Anyone could hide their true self. Cherise suspected that the alien named Kessa was pretending to be nice, but she was acting too different from everyone else in this city. Pung had abandoned them, so Kessa alone led the way into a steel room like an antechamber or an airlock, with doors on both ends. It smelled like rotting garbage.
Red-bronze behemoths squatted inside, guarding the doors, and they assessed the humans with beady red eyes. This guard species was called the nuss, according to Kessa. Vy and Lynn had dubbed them “nussians.” Each nussian looked large enough to eat a child. They could surely tear open skin with their spikes or their thorny hides, but they acted polite, despite their lack of clothing. Cherise hadn’t seen a nussian attack anyone unless commanded to do so.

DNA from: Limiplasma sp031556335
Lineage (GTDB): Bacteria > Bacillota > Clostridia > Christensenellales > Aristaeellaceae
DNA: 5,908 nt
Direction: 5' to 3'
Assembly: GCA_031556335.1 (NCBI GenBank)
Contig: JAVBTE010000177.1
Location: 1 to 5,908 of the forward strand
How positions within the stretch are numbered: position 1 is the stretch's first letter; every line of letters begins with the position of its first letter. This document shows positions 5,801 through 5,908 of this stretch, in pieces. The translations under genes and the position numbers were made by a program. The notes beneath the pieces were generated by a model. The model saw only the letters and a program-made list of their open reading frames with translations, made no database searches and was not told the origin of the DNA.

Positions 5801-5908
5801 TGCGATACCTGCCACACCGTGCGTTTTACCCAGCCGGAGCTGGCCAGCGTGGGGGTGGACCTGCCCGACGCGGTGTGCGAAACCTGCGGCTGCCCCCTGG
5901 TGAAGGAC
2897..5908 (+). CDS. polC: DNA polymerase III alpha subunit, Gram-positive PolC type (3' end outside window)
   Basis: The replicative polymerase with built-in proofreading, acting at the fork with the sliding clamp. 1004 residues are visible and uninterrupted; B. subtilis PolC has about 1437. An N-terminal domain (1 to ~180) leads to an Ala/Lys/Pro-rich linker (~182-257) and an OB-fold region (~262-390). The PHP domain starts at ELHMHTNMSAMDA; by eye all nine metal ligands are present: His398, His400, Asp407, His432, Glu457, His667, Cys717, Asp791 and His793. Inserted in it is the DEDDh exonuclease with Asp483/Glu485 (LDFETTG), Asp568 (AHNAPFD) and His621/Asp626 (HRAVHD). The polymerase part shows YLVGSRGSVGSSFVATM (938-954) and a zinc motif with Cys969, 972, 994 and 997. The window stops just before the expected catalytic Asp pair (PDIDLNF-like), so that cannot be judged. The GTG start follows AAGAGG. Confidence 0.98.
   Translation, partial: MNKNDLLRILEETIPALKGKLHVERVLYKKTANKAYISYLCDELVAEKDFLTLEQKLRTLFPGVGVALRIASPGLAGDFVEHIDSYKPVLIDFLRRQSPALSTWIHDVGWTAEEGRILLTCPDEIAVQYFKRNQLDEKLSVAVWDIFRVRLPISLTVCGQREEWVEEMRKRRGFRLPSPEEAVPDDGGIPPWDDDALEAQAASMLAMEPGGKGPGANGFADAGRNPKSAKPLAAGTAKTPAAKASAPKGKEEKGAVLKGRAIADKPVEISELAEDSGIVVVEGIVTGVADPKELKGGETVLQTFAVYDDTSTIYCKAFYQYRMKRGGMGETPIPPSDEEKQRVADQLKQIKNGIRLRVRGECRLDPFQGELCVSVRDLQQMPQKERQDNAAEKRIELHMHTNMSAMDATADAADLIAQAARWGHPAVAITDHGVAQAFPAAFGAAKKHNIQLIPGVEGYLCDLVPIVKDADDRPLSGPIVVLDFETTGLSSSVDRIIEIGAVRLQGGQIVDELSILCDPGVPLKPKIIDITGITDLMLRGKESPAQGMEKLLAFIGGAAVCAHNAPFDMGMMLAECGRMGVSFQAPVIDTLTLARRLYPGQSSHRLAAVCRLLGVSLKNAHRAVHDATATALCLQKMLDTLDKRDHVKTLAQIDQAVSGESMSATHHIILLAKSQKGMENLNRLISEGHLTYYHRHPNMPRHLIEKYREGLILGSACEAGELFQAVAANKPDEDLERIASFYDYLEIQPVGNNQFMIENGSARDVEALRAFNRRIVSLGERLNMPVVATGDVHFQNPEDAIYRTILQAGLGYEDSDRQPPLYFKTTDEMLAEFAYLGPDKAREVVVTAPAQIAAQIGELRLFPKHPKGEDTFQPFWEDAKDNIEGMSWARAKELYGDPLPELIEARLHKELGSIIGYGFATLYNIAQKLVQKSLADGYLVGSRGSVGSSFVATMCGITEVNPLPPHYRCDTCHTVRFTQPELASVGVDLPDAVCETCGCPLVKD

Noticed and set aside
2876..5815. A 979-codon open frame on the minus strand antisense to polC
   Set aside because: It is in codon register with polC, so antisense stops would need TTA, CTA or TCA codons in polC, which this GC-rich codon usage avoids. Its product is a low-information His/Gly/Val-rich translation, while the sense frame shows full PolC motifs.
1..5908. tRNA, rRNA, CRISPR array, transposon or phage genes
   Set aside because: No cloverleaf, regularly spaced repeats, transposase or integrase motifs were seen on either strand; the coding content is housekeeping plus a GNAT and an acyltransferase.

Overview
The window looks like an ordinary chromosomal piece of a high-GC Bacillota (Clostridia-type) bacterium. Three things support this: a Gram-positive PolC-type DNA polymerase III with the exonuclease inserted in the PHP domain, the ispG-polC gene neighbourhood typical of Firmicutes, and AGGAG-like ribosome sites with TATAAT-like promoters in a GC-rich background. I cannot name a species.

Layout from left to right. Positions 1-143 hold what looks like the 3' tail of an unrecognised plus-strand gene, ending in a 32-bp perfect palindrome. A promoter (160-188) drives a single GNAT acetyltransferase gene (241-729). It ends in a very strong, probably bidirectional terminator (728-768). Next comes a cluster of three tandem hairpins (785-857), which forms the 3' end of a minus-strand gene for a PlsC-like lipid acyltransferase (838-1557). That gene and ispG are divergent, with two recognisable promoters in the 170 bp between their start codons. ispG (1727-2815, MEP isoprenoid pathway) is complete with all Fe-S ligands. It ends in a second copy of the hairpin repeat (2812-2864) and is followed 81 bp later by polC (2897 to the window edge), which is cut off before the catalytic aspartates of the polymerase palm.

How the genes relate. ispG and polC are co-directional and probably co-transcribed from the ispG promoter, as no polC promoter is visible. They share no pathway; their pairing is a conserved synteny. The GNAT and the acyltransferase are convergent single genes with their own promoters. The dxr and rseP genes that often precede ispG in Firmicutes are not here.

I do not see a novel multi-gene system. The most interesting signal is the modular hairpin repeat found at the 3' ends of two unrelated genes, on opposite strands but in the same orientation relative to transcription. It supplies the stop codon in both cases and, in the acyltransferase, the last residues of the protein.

Even so, Cherise hesitated to enter, because the room might lead to a trap. She searched the wrinkled, alien face of Kessa. Her Ma used to ask visitors if they honestly believed she could hurt a child, and then she’d laugh in a self-deprecating way, but the truth was in the wrinkles around her eyes. Her eyes didn’t join in the laugh. Kessa acted helpful, but maybe she had volunteered to lure the humans to their deaths.
“You’re suspicious of everyone,” Thomas had told Cherise. “But when you let yourself see the better qualities of people, it’s like you see a breathtaking vista, because you see so much. I love being in your range when you do that.”
Cherise entered the antechamber, and the outer doors sealed. The inner doors slid open and released an overpowering stench. A midden heap came into view. Not just one heap, but dozens, maybe hundreds.